The holy Prophet (peace and blessings of Allah be with him) preached a holistic view of life in which physical, spiritual and psychological development the believers were emphasized. In the know of numerous secrets of the earth and heavens, the holy Prophet is reported to have identified numerous plants and herbs for their healing properties. Bukhari, Muslim, Abu Daud and Tirmidhi have recorded about fifty traditions on specific ailments and their cure. In addition, over three hundred traditions have been recorded on’ various aspects of hygiene, purification, cleanliness, habits of eating and drinking. All these traditions, known as Medicines of the Prophet, are recorded in the classical Arabic treatises of Ibn al-Qayyim Al-Jauzi, Abu Bakr Ibn al-Sani, and Abd-al -Rah ran as-Suyuti. The sayings of the holy Prophet (peace and blessings of Allah be with him) propelled great advances in the field of medicine in the Islamic regions during the middle ages. During the pre-Islamic period Arabs depended for cure of diseases on invocation of supernatural and or on the favour of different deities for treatments of their illness. The Apostle of Allah (peace and blessings of Allah be with him) laid great stress on the right medicine as a remedy and discouraged superstitious methods of treatment through relics, amulets, etc. The holy Prophet (peace and blessings of Allah be with him) is reported to have said that the use of medicine for curing diseases is sanctioned by Allah and according to a tradition reported by Abu Hurayrah the Messenger of Allah (peace and blessings of Allah be with him) said: God has not created a disease without a remedy for it. Disease is not the wrath of Allah, he is reported to have said, because many Prophets suffered greater pains than ordinary people. According to many traditions, people used to seek the counsel of the holy Prophet for spiritual remedies for curing their sickness and for their kith and kin. The Apostle of Allah (peace and blessings of Allah be with him) often suggested herbal remedies such as Talbina, senna, honey, olive, ginger, saffron, Habb al-Sauda (Black Cumin) etc. However, the word of caution by Ibn Khaldun should be kept in mind that the mission of the holy Prophet was to preach the Divine law and not to give instructions in medicine. Prophetic Traditions, nevertheless, remain a great source of knowledge. Inspired by the traditions of the holy Prophet the Arab Muslims raised the dignity of medical profession from that of a menial calling to the rank of the learned profession. Medicine was more of a magic than medicine before the advent of Islam, remarks George Sarton in The History of Science. It was not only medicine but science as such which did not exist before Islam. Robert Brifault in The Making of Humanity conceded that ‘No science existed before Islam. What we call science today arose as a result of new method of experiment, observation and measurement which were introduced into Europe by the Islamic Arabs. Science is the most momentous contribution of Islamic civilization. (Robert Brifault, The Making of Humanity.) The miracle of Habb al-Sauda or Black Cumin was first mentioned by our beloved holy Prophet Muhammad (peace and blessings of Allah be with him), who, inspired by divine revelations, was in the know of many secrets of the heavens and the earth. The Apostle of Allah is reported to have said that Black Cumin was the cure for all ailments except death. Throughout history humans have used Black Cumin as a nutritive, preventive and curative agent. The healing powers of Black Cumin, the seeds from the plant Nigella Sativa, have been recognized for over three thousand years in the folklore of many cultures. It has been regarded as a ‘Miracle Seed’ for it is known to assist the body in its own natural healing process. It strengthens the immune system and works in varied ways to promote optimum health and well being. Recent researches have proved that Black Cumin contains a complex synergy of over one hundred chemicals that work together to enhance and strengthen the immune system of the human body that no other natural substance has ever been known to do. Nigella Sativa or Black Cumin has medicinal properties of great value. Scholars of Tradition have generally reported that Hubb-al-Sauda, also known as Kammun Aswad (Black Cumin) are black seeds florm the plant of Nigella Sativa. Habb-al-Sauda is also referred to as Habb al-Khizra in old Arabic literature and as Shuniz in old Persian literature. Black Cumin seeds contain an essential oil of high medicinal value useful in cough and bronchial asthma. It is a good remedy in dyspepsia, loss of appetite, diarrhoea and intermittent fevers. Locally used, it removes painful swellings of the hand and the feet. Over the centuries, Black Cumin, popularly known as Black Seed, has acquired many nicknames, that has generated confusion about the herb. The appearance of the plant, the uses of the herb, aroma of the seeds all contribute to the multitude of names. The triangular and thin shape and size of Black Cumin has drawn comparison to the poppy seed, and is therefore sometimes it is called Black Poppy as well. During Biblical times, Black Cumin was often used to spice breads and cakes and throughout Europe baked goods were spiced with Black Cumin. Here it earned the name of Roman Cumin and Black Coriander.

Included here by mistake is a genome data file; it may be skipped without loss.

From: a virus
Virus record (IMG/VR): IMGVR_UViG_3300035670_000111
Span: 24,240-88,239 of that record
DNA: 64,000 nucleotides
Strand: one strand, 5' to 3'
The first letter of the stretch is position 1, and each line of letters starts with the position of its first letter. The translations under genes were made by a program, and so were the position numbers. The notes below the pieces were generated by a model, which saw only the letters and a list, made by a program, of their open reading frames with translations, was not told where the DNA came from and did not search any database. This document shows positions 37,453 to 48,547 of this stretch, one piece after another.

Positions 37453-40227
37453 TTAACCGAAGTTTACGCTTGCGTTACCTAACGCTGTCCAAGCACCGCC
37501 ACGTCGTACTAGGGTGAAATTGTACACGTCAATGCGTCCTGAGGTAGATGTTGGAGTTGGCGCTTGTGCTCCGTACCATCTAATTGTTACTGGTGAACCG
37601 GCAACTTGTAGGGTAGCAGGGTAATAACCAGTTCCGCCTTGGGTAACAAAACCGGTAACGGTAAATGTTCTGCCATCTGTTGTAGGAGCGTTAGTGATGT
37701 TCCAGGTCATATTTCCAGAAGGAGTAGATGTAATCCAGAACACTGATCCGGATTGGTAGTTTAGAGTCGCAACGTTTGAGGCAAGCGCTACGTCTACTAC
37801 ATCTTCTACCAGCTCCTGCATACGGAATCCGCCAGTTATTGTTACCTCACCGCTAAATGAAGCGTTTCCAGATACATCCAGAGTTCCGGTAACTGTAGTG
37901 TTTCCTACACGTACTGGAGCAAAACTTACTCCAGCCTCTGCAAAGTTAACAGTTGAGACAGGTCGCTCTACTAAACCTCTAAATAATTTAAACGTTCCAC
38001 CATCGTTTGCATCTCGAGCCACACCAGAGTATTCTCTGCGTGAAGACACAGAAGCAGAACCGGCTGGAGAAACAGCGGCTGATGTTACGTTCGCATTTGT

The Miracle of Blessed Seed: Black Seed ( The Herb of Health) – (English) – (PB)
By: Aftab Shahryar
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This book goes through the History, traditions and findings of the recent researchers regarding the healing powers of the miraculous blessed seed of Negilla Sativa. Negilla Sativa also strengthens the immune system and works in varied ways to aid in optimum health and well-being.